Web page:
Pride the proper noun packs a powerful punch

By Katy Nally


Messaging gets easier when you have something powerful to say. In the case of Pride, so much has been condensed into just one, short word. In a flash, I see the parade, the colors, the characters, but Pride also conjures emotion. All that from one word, and I haven’t even been to a Pride parade yet! But this is the year for me.

As a new consultant at 2A, I’ve been spending time exploring Capitol Hill where our office is located. With its rainbow crosswalks and establishments like Gay City, I was already aware Capitol Hill served as Seattle’s center for the LGTBQ community. But this month in particular, the neighborhood was bustling with Pride, which showed up in some very creative phrases—Plan your Pride, Dine with Pride, in Pride we Stride. After seeing Pride in storefronts, on chalkboards, and on banners on Broadway, I realized the power of this one word, and was impressed at how much it conveys.

The word “pride” has long been associated with the LGBTQ rights movement. On the first Christopher Street Liberation Day March on June 28, 1970 participants coalesced around the chant: “Say it clear, say it loud. Gay is good, gay is proud.” This first march commemorated the Stonewall Riots and was more somber than celebratory. It honored a historic night of resistance, when police raided the Stonewall Inn—a popular hangout for gay men, lesbians, drag queens and transgender people —and the patrons fought back.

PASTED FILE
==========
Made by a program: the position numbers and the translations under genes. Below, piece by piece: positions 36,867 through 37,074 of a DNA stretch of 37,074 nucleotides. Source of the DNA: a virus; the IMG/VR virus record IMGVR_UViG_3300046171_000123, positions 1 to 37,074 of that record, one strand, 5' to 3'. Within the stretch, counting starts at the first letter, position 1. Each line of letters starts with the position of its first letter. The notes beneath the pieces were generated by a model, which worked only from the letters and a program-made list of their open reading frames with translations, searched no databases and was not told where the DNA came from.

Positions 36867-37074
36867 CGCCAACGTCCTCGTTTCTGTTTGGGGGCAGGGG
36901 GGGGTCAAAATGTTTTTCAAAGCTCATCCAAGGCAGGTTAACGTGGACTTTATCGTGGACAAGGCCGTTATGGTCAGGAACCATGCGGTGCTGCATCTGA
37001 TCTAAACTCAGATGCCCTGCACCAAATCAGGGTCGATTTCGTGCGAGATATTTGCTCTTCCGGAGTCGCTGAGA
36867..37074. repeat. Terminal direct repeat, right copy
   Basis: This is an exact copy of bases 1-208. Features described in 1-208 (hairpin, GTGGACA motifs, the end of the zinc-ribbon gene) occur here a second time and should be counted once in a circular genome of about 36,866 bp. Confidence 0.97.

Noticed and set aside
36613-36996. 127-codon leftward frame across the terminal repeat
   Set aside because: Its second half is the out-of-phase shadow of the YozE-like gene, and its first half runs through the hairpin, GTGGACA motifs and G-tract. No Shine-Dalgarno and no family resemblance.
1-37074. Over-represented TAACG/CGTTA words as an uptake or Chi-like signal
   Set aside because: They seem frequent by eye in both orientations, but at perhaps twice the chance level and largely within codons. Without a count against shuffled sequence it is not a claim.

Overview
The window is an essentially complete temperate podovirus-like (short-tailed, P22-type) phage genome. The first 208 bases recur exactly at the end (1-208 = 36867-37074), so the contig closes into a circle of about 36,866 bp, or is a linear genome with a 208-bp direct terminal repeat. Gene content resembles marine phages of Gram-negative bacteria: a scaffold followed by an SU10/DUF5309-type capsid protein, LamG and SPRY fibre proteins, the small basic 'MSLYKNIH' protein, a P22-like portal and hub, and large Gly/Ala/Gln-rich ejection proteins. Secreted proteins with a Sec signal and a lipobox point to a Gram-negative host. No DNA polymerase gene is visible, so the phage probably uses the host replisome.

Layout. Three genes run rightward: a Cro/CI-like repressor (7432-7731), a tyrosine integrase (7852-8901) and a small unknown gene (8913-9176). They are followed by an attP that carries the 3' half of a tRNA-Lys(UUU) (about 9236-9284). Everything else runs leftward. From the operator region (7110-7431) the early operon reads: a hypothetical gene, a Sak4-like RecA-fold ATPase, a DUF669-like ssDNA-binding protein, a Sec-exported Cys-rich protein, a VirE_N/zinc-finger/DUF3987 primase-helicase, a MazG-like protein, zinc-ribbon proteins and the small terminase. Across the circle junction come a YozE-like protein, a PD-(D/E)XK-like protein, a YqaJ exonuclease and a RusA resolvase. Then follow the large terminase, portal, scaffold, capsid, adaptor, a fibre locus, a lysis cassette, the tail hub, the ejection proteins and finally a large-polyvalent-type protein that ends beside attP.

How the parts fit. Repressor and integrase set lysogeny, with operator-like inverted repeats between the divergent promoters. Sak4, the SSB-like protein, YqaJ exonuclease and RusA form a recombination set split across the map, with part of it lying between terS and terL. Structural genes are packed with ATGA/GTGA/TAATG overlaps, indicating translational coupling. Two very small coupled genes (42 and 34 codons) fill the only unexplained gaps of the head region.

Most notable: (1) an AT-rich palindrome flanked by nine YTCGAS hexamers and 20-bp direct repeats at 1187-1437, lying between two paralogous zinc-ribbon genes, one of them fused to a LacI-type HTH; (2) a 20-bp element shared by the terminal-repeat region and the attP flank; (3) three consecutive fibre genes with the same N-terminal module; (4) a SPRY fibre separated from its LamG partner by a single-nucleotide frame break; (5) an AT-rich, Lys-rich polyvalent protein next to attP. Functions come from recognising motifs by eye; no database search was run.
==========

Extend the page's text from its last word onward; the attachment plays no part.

Since that initial march, Pride has become both a platform and a party. The very act of being proud is simultaneously a show of support for the LGBTQ community and a cause for celebration. It’s this two-toned nature that makes Pride—and its simplified form as a rainbow—such a powerful message.

This weekend, I’ll finally see a Pride Parade in action! Seattle Pride, which hosts the parade and other Pride events, elevates issues by uniting and celebrating the LGBTQ community. Here’s to you, Pride.